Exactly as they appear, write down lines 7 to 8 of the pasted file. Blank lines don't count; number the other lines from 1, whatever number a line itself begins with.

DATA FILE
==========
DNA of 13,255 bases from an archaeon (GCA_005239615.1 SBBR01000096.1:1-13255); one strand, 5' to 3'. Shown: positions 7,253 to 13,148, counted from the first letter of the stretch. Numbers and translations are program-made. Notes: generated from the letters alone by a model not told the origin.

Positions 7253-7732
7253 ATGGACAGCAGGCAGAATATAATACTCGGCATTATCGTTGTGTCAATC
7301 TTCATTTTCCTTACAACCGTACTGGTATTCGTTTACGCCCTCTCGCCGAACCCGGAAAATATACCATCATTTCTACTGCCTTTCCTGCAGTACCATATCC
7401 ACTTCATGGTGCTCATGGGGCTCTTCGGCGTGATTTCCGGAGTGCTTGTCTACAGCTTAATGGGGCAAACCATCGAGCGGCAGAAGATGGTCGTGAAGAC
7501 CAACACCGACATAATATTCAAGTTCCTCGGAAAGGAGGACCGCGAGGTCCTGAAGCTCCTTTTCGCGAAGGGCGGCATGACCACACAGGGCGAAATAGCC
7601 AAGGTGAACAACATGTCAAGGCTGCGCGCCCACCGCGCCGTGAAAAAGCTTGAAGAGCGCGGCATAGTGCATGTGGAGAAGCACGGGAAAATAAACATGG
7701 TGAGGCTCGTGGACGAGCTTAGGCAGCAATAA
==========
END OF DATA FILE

7601 AAGGTGAACAACATGTCAAGGCTGCGCGCCCACCGCGCCGTGAAAAAGCTTGAAGAGCGCGGCATAGTGCATGTGGAGAAGCACGGGAAAATAAACATGG
7701 TGAGGCTCGTGGACGAGCTTAGGCAGCAATAA